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Royalist right wing cav at start of game with Byron out in front

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Royalist cav cross the ford

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Parliamentarian right wing cav start to advance unfortunately too late to save the day.

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Royalist cav now in the centre engage the parliamentarian foot.

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Final nail in the Parliamentarian coffin. The Royalist cavalry in the centre break the Parliamentarian foot.

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Filed under ECW, Scenarios, Wargame Rules

July 4th Game. It can only be AWI – Guilford Courthouse

Well from the date I should have been prepared. But it was only the night before our game day when Nathan  point out the date and why were we doing a Napoleonic game?

With only a few hours notice I came up with the following interpretation of Guilford Courthouse.  I would never normally use unpainted figures but we just did not have enough painted for all units. So please accept my apologies.

The Battle of Guilford Court House was fought on March 15th, 1781.

This battle at first sight could look a hard or pointless one to play. The British with 1900 men compared to the American 4500. I like this battle as it really pushes the British player and their choice of tactics. The vast amount of the American force was militia! That said, they are behind fencing with support on the flanks and to the rear. All that was asked of them was 3 shots and then they could retire. More importantly Nathanael Greene had taken some advice and positioned a few chosen men behind the militia with orders to shoot the first to run, at least until they had fired their three!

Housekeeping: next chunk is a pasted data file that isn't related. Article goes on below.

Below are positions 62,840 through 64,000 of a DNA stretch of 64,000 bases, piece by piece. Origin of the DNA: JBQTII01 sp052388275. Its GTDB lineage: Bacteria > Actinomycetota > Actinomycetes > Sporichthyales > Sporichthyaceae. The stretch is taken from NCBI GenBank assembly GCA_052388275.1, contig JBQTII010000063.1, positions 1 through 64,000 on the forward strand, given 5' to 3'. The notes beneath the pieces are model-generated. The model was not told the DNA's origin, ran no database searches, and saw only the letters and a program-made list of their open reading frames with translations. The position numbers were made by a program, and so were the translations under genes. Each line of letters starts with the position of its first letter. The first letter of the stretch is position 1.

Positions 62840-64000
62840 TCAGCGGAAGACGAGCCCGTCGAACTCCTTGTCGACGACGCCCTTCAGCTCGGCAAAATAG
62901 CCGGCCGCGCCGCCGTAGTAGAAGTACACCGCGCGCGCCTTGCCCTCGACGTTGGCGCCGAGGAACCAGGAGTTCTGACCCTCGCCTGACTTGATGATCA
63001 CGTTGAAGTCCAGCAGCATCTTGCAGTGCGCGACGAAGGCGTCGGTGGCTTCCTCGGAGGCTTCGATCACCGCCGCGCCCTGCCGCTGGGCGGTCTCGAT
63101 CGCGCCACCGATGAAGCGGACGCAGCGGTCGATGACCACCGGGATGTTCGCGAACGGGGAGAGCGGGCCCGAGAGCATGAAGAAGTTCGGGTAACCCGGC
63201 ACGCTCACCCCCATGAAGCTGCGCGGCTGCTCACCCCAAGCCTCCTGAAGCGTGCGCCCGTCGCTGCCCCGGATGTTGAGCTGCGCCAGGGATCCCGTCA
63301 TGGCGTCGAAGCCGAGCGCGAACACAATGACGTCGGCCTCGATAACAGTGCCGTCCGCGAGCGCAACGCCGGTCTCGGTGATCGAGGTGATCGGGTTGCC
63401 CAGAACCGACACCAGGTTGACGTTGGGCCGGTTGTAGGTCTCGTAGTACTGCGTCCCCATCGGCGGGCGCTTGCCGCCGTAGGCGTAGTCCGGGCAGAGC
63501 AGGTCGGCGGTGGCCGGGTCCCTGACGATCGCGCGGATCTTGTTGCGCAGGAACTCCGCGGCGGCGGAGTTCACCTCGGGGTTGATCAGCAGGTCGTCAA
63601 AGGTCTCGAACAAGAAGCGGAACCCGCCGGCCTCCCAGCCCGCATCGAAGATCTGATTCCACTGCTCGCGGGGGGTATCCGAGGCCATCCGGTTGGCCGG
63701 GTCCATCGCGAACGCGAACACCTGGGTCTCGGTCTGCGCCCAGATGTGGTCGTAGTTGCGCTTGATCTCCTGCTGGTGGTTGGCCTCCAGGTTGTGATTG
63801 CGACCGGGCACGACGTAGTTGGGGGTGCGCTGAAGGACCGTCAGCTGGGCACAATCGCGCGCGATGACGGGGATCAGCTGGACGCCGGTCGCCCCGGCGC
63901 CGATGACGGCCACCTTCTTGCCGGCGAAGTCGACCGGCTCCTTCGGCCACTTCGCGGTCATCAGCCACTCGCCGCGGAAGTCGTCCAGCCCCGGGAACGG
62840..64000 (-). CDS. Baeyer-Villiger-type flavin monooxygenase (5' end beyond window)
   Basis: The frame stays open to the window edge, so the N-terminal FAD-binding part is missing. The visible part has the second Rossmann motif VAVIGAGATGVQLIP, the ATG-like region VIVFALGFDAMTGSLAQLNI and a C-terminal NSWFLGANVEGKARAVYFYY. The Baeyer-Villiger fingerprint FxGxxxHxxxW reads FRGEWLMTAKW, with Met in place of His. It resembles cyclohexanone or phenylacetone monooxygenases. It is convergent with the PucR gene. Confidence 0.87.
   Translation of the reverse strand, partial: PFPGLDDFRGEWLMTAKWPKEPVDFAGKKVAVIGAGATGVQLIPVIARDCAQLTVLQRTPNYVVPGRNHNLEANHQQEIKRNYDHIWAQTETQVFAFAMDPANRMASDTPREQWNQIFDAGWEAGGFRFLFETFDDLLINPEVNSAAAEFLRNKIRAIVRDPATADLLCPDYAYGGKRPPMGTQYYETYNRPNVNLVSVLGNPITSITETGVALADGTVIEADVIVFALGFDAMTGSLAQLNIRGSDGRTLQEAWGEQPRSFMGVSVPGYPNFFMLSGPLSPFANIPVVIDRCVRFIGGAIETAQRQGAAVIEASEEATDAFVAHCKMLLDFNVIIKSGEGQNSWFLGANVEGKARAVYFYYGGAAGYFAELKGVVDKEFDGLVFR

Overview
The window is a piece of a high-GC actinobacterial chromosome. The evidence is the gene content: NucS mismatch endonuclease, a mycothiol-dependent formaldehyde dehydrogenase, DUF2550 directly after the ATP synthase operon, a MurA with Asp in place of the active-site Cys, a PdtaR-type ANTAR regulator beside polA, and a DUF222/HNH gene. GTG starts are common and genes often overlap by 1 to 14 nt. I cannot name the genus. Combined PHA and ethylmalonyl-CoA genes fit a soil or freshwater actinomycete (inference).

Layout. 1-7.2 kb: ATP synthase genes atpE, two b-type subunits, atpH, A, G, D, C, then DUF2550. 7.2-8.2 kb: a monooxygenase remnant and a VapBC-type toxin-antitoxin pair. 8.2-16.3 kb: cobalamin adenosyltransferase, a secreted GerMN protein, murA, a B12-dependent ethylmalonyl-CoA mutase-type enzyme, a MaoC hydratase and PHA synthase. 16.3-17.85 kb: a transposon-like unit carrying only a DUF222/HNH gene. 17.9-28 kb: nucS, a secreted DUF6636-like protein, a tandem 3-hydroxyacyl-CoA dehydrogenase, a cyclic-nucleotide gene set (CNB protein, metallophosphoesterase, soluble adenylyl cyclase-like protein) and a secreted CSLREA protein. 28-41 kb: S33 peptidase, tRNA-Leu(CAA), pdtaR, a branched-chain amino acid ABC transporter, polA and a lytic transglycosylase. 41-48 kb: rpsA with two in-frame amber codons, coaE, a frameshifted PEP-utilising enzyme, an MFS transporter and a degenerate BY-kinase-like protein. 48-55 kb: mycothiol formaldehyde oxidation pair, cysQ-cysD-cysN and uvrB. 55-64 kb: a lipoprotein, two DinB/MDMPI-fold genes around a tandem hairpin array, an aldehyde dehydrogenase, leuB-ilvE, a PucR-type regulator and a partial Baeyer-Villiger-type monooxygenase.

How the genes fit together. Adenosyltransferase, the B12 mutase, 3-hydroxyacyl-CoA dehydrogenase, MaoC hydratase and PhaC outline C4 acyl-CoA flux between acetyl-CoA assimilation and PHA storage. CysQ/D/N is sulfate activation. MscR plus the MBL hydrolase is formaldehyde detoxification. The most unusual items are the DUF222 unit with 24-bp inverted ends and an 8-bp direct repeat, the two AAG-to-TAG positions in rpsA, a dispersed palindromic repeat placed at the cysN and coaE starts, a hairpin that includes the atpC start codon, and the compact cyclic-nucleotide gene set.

The British really only had one way to attack. Up the main road, hoping to clear the 3 defensive lines of Americans without losing too many themselves.

Historically

The battle raged for around two hours with progress being slow due to the heavy amounts of hand to hand required to clear the fences with the bayonet!  Greene decided his mainly Militia force should retire to fight another day and ordered his troops to disengage and retire. This gave the British the ground and the victory but it was at too heavy a cost. The British had received  nearly 25% casualties not enabling  Cornwallis to effect a pursuit.  Greene managed to retreat his army nearly in tact with less than 5% casualties.

Cornwallis did not/could not pursue Greene’s army. Instead, Cornwallis abandoned his campaign for the Carolinas and led his troops towards Virginia and Yorktown. There they were besieged by a joint force of American and French and after 3 weeks on Oct 19th 1781, Cornwallis was forced to surrender.

Our game

The figures are  Perry and Foundry. From both Nathan and my own collections.

Fields are a cut up doormat from Homebase, evening before. One made all the fields and only £8.99

Snake fences from Treefella on eBay

Trees mostly home made with a few from K&M – see earlier blog on how I made them.